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What does depression feel like to you physically?


juno_writes

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We've all seen the symptom checklists that focus on thoughts, emotions, and behavior, but I'm trying to pay attention lately to how depression feels physically. Maybe that can give me some little bit of distance from it. (If I break an ankle, it's possible to feel that pain without my sense of self getting wrapped up with it.) But depression is so diffuse. It's everywhere -- hard to pin down and see clearly. 

Last time I had a stomach bug, I thought: depression is like nausea. It's a full-body experience, which sometimes has the same sensation of rolling over me in a wave when I move just a little. I can push myself to walk around and get some things done with nausea -- it's not acute like a broken ankle -- but there are no splints or crutches that reliably treat it, and it's so physically and mentally draining that only the most urgent things get done. 

But maybe it's different for you?

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Very important topic.

Depression for me is a deep, dark emptiness.

I have learned to metaphorically anchor myself outside this dangerous abyss.

Old Man Depression plays havoc with our psyches so my feeling is to try to be clever with powerful metaphors to counteract the debilitating effects of depression.

I am always insisting that we are never helpless confronting Old Man Depression.

Maybe this can help a little.

Oscar

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I feel like I'm trying to walk through a vat of jello, with just my head above the surface. Progress can be made, but it's agonizingly slow and very tiring. Other people who aren't having to deal with depression jello can walk easily and quickly as far as they want, while I consider it a good day if I make it 10 feet from where I was.

 

Edited by JD4010
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4 hours ago, juno_writes said:

We've all seen the symptom checklists that focus on thoughts, emotions, and behavior, but I'm trying to pay attention lately to how depression feels physically. Maybe that can give me some little bit of distance from it. (If I break an ankle, it's possible to feel that pain without my sense of self getting wrapped up with it.) But depression is so diffuse. It's everywhere -- hard to pin down and see clearly.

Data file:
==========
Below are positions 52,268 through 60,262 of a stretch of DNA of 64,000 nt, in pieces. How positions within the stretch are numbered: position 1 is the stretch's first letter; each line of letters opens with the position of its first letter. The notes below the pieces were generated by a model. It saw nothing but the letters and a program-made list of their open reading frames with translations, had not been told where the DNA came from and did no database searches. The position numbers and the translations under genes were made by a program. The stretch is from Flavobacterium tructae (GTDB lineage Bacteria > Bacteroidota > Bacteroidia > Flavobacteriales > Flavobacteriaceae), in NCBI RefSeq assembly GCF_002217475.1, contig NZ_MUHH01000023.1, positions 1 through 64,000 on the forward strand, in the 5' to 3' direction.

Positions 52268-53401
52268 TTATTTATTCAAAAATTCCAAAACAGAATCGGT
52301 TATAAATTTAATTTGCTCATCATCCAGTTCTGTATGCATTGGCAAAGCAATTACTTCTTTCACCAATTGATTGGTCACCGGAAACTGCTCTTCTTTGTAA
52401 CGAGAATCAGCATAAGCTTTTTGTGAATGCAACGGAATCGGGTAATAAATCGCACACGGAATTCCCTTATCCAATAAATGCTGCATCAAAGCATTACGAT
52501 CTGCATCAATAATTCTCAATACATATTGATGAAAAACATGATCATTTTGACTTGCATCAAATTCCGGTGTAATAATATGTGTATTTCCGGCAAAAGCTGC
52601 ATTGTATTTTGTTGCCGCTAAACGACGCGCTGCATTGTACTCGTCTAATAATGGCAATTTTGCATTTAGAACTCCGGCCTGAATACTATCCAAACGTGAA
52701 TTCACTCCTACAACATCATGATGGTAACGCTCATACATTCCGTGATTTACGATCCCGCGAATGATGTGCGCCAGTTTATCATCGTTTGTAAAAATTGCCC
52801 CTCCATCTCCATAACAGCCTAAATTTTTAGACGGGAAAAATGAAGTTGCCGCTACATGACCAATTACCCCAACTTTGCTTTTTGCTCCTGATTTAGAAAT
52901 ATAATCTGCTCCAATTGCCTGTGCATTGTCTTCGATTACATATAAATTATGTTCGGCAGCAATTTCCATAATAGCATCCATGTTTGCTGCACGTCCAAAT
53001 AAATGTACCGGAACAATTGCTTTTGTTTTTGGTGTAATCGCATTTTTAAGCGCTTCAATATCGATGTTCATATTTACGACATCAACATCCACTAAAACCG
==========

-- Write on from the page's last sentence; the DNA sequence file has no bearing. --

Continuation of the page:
Last time I had a stomach bug, I thought: depression is like nausea. It's a full-body experience, which sometimes has the same sensation of rolling over me in a wave when I move just a little. I can push myself to walk around and get some things done with nausea -- it's not acute like a broken ankle -- but there are no splints or crutches that reliably treat it, and it's so physically and mentally draining that only the most urgent things get done. 

But maybe it's different for you?

 

4 hours ago, juno_writes said:

We've all seen the symptom checklists that focus on thoughts, emotions, and behavior, but I'm trying to pay attention lately to how depression feels physically. Maybe that can give me some little bit of distance from it. (If I break an ankle, it's possible to feel that pain without my sense of self getting wrapped up with it.) But depression is so diffuse. It's everywhere -- hard to pin down and see clearly. 

Last time I had a stomach bug, I thought: depression is like nausea. It's a full-body experience, which sometimes has the same sensation of rolling over me in a wave when I move just a little. I can push myself to walk around and get some things done with nausea -- it's not acute like a broken ankle -- but there are no splints or crutches that reliably treat it, and it's so physically and mentally draining that only the most urgent things get done. 

But maybe it's different for you?

 

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I would like to comment on the "jello" metaphor invoked earlier.